Crop detection by computer vision for weed management

In today’s agriculture industry the area of weed management is one of the under-mechanized, least-precise and costliest area of operations.

When we speak today of precise and automatic agriculture this area achieves a growing volume of the research and following is a coverage of a modern technique that allows speedy detection of weeds in an image. Note that this technique is specifically aimed at the hard problem of differentiating green weed from green plants.

The first step in the algorithm is separating the green vegetation from the background and any object that might intrude in the image. To do so we use a segmentation algorithm which labels each pixel as vegetation if its green value is greater than its red or blue values on the RGB color map.

Next we enhance the image as to allow the next steps to work with a more robust and precise input. To do so we first change the image from a colorful RGB mapping to a grayscale mapping where every pixel is given a number from 0 to 1 which represents its intensity in the image. The transformation is simply a weighted average of the pixel color such that the final value will be 0.3 x R + 0.59 x G + 0.11 x B where R, G and B are the red, green and blue values of the pixel in the original image.

To enhance the image further we want to remove additive noise such as “salt and pepper” noise, but we don’t want to affect the details of the vegetation, specifically we want to preserve the contours of different plants. This we achieve by using a median filter which filters pixels based on their immediate surroundings and is able to preserve edges in the image (such as the plant’s contour).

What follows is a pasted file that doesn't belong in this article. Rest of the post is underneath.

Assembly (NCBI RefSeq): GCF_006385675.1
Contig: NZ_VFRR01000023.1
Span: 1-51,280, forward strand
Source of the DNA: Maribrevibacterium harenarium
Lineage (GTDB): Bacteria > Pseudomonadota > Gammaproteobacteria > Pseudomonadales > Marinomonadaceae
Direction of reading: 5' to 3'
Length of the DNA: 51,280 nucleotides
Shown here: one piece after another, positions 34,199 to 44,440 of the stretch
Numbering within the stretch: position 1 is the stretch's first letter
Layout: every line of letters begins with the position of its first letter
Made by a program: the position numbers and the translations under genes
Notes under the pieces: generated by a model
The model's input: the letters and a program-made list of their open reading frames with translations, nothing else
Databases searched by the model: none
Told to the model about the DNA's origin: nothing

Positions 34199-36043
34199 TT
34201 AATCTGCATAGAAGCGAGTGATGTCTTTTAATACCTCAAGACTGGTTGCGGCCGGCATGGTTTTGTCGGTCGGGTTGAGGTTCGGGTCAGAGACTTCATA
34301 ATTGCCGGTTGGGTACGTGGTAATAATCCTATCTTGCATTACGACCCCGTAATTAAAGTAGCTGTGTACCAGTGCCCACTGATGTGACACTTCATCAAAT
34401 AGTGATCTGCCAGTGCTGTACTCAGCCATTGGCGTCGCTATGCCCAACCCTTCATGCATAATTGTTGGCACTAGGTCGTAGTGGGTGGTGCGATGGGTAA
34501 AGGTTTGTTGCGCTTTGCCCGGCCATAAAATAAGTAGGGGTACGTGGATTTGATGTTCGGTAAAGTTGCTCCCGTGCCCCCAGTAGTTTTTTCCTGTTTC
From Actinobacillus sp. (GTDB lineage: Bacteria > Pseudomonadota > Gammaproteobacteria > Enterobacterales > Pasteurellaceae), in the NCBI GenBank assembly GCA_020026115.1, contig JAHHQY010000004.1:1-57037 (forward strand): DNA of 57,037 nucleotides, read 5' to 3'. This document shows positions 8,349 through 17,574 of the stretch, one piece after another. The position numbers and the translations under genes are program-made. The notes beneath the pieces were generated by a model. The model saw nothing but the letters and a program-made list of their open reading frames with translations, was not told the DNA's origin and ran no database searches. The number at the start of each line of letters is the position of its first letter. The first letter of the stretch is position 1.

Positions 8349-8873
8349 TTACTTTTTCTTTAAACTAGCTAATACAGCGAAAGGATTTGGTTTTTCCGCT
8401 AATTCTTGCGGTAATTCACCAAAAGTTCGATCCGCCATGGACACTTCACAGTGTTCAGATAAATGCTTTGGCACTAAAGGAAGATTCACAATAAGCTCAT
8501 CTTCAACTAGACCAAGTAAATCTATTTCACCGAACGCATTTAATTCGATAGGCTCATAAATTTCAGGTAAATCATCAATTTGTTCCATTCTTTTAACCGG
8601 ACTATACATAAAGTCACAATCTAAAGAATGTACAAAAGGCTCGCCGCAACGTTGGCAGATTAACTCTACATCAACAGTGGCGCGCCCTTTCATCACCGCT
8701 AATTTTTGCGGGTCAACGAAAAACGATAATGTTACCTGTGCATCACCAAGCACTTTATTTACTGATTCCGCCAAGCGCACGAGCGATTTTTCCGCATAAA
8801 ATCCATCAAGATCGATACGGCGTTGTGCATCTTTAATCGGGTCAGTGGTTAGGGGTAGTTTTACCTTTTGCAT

Next we try to find individual plants by grouping neighboring pixels with similar intensities into individual connected components – each representing a single plant. These components are next used to measure the area and perimeter of each plant as well as finding the length of the longest chord (the longest line that travels entirely inside the component are connects two pixels within it) and longest perpendicular chord (the longest chord which in perpendicular to the previously found longest chord).

These properties will allow us in most cases to group and separate the crop plants from the weeds in the image, properly achieving crop detection by computer vision for weed management.

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